3. Cho, W. K., Jo, Y., Jo, K. M., & Kim, K. H. (2013). A current overview of two viroids that infect chrysanthemums: Chrysanthemum stunt viroid and Chrysanthemum chlorotic mottle viroid. Viruses, 5(4), 1099–1113.Google Scholar
  4. Chung, B.-N., & Pak, H.-S. (2008). Seed transmission of Chrysanthemum stunt viroid in Chrysanthemum. Plant Pathology Journal, 24(1), 31–35.Google Scholar
  5. Chung, B.-N., Cho, J. D., Cho, I. S., & Choi, G. S. (2009). Transmission of Chrysanthemum stunt viroid in chrysanthemum by contaminated cutting tool. Horticulture, Environment, and Biotechnology, 50(5), 536–538.Google Scholar
  6. de la Peña, M., & Flores, R. (2002). Chrysanthemum chlorotic mottle viroid RNA: dissection of the pathogenicity determinant and comparative fitness of symptomatic and non-symptomatic variants. Journal of Molecular Biology, 321(3), 411–421.Google Scholar
  7. de la Peña, M., Navarro, B., & Flores, R. (1999). Mapping the molecular determinant of pathogenicity in a hammerhead viroid: a tetraloop within the in vivo branched RNA conformation. Proceedings of the National Academy of Sciences of the United States of America, 96(17), 9960–9965.Google Scholar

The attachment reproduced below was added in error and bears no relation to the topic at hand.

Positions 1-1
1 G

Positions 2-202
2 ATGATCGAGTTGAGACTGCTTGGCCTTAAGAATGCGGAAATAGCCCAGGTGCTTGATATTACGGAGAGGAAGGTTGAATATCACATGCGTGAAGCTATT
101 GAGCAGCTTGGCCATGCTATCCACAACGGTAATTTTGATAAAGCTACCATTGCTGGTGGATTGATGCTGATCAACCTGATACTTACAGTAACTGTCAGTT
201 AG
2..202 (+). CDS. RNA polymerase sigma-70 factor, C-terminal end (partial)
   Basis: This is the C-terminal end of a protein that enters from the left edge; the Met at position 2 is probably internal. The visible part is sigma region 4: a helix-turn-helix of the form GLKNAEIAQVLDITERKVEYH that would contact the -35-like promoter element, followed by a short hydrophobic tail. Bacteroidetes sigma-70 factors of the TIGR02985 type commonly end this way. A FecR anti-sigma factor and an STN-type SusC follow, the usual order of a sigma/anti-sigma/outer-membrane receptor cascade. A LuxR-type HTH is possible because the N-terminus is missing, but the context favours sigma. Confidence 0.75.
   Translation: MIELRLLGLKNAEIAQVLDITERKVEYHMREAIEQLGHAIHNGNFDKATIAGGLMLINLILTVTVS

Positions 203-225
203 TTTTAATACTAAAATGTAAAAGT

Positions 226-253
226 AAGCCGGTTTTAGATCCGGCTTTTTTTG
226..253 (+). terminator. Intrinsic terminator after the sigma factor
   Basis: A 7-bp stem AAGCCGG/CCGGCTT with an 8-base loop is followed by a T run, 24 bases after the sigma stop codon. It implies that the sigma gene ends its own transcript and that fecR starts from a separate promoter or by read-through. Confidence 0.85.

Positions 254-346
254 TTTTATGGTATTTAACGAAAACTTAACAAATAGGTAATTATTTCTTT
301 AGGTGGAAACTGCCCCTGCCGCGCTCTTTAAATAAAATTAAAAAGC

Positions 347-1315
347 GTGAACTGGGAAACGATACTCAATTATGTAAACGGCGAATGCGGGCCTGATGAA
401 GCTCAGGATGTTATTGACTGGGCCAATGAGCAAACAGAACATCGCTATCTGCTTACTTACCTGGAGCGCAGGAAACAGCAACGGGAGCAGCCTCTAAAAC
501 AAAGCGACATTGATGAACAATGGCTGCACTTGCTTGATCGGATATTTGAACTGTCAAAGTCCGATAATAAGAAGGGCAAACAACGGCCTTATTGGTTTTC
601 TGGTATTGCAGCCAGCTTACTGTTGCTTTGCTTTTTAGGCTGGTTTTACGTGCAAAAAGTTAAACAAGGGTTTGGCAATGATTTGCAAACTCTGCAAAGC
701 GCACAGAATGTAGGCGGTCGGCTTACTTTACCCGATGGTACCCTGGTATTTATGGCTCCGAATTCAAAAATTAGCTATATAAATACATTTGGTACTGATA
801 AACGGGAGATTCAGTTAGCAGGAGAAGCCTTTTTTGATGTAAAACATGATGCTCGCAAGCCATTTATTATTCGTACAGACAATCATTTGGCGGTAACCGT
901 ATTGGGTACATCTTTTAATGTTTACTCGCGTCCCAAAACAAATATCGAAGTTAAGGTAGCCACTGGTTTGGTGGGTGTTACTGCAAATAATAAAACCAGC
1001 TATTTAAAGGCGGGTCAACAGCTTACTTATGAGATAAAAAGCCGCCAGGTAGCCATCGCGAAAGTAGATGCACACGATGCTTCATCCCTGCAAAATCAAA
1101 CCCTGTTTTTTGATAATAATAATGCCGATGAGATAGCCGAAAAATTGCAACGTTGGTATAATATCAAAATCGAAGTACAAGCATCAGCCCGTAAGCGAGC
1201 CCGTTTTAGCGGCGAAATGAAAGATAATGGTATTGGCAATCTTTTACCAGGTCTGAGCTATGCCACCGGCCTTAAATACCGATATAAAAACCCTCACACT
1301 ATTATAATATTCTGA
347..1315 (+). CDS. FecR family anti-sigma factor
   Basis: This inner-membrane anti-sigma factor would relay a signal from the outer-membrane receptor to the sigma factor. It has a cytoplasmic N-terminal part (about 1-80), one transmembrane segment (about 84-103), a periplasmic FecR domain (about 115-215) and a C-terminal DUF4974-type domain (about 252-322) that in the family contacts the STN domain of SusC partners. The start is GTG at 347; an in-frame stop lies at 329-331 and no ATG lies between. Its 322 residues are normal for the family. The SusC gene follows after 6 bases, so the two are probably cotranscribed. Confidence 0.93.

8. Di Serio, F., Martínez de Alba, A. E., Navarro, B., Gisel, A., & Flores, R. (2010). RNA-dependent RNA polymerase 6 delays accumulation and precludes meristem invasion of a viroid that replicates in the nucleus. Journal of Virology, 84(5), 2477–2489.Google Scholar
  9. Di Serio, F., Li, S. F., Matoušek, J., Owens, R. A., Pallás, V., Randles, J. W., Sano, T., Verhoeven, J. T. J., Vidalakis, G., & Flores, R. (2018). ICTV report consortium. ICTV virus taxonomy profile: Avsunviroidae. Journal of General Virology, 99(5), 611–612.Google Scholar
  10. Dimock, A.W. (1947). Chrysanthemum stunt. N. Y. State Flower Grower's Bull. 26th October, 2.Google Scholar
  11. Dimock, A. W., Geissinger, C. M., & Horst, R. K. (1971). Chlorotic mottle: a newly recognized disease of chrysanthemum. Phytopathology, 61(4), 415–419.Google Scholar